I cannot even tell you how long it has been since I picked up a collection of short stories (seriously…it’s pretty embarrassing). But I have always loved diving into a good short story. Filled with symbolism and a conclusion that doesn’t take 300 pages to get to, they are a true literary snack. Or in some cases like, Children of the Night: The Best Short Stories by Black Writers 1967 to the Present, a great meal.
To be truthful – I don’t think I have ever read a collection of short stories from beginning to end in the order they are arranged. I always end up skipping around, picking which stories to read by title, subject or author. The same is true with my latest read.
The stories included in Children of the Night were compiled by Gloria Naylor and written during a nearly 30-year period (1967-1995), but the themes reflected, including slavery, segregation, post civil-rights life and family, cover hundreds of years of African American history.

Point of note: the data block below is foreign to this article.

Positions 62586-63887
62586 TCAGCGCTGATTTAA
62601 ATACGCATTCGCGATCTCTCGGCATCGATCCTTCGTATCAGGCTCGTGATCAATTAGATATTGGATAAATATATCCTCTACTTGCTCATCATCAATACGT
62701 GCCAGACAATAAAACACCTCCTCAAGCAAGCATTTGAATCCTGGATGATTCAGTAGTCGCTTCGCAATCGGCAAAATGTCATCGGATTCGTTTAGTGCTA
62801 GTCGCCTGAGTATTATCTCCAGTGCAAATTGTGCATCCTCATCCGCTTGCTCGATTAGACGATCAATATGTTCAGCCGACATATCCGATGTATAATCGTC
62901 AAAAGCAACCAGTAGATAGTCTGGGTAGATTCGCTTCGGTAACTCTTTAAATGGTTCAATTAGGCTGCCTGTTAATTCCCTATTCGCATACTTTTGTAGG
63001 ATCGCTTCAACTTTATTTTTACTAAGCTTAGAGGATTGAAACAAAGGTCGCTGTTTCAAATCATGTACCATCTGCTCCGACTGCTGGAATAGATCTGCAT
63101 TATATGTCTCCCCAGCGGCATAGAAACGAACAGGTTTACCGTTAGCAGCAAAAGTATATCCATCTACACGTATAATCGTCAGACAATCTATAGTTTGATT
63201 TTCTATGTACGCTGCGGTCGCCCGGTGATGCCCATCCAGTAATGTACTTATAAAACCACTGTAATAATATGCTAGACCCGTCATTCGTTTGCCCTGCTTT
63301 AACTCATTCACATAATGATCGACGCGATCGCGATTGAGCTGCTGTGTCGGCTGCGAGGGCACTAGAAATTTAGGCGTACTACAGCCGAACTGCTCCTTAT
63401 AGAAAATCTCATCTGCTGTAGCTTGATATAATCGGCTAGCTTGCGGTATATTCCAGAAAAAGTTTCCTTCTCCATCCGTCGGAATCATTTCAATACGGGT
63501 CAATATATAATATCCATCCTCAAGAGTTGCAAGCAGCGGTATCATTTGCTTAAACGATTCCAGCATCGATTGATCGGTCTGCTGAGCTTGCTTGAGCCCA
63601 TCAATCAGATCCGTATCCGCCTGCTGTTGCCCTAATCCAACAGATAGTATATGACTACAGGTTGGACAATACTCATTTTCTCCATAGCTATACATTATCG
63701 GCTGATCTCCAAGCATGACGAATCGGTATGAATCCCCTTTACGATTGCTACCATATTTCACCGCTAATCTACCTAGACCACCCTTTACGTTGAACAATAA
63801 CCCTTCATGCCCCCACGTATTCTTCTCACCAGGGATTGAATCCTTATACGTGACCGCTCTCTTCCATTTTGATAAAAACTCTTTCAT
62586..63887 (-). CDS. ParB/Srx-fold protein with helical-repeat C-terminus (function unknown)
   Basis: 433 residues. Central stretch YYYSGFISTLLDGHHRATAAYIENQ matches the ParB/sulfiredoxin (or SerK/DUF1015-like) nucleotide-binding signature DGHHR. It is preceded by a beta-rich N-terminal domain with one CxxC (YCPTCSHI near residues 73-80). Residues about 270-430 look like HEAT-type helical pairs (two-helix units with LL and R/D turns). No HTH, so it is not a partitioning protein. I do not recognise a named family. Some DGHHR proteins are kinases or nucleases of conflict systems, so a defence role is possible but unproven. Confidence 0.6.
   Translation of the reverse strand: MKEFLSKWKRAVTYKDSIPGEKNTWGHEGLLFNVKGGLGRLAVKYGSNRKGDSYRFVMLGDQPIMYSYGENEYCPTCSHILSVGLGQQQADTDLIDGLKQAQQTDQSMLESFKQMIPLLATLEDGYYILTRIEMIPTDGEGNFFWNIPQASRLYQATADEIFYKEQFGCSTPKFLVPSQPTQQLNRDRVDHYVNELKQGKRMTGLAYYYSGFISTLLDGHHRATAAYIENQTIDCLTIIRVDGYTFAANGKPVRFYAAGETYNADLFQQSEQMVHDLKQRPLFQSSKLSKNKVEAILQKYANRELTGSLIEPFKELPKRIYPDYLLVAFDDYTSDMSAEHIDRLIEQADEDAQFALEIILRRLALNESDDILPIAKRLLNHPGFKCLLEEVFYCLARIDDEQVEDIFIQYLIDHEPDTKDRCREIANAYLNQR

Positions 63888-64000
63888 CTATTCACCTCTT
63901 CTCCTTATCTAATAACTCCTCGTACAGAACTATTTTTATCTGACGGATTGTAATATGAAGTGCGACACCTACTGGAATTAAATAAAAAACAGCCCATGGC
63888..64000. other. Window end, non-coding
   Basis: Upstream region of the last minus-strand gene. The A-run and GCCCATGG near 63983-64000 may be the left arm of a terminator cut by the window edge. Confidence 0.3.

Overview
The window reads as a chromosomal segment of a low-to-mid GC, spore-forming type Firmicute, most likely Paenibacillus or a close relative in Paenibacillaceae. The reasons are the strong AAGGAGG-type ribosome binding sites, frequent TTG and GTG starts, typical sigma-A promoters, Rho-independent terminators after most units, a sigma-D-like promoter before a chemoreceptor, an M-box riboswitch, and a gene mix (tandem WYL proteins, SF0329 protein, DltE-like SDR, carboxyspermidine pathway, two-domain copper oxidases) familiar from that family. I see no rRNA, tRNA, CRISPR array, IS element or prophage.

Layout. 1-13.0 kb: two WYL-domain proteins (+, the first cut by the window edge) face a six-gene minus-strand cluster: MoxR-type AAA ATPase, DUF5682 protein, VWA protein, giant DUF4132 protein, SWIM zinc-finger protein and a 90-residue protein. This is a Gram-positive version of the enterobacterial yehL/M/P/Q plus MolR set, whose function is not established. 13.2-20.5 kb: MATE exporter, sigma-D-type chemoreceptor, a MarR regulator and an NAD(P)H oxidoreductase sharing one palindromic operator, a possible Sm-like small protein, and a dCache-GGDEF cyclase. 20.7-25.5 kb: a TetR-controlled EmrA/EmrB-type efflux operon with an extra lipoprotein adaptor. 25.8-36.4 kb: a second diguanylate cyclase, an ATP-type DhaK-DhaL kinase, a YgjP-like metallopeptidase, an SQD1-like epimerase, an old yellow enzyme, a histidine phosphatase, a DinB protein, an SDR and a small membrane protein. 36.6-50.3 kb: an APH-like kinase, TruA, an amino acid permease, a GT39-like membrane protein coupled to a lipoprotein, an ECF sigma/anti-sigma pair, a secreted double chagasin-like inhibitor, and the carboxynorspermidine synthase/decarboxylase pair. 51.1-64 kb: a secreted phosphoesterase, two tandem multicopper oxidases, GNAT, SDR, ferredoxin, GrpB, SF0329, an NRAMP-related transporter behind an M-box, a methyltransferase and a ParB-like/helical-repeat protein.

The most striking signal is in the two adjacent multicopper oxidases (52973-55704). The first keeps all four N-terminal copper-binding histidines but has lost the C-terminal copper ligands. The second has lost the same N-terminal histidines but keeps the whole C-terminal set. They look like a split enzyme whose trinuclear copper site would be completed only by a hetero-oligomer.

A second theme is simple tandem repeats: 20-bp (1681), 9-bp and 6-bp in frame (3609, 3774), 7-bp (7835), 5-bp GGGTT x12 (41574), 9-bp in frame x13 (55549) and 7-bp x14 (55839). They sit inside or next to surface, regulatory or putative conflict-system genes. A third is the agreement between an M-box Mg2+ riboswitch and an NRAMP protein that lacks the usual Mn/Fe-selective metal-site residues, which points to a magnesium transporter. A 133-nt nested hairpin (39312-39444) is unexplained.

While hard to choose, my favorite stories in the collection are “New York Day Women” by Edwidge Danticat, which is a glimpse into a woman’s relationship with her mother, while she learns more about her matriarch (from 1995, it’s one of the most recent stories in the collection) and “Steady Going Up” by Maya Angelou, where a man looks back on his family’s past while facing his present life. Another very interesting tale was “Louisiana: 1850” by Jewelle Gomez (spoiler alert: vampires!).
The works in this book are rich in beauty, pain, hope and a whole range of emotions in between. Whether you read it cover to cover, or skip around like me, it is definitely worth a read.
Explore more short stories by Black authorsFind an anthology in the catalog
Allison works at CLP – Main in the External and Government Relations Department as a Development Associate. She enjoys long walks, good books and bad reality television.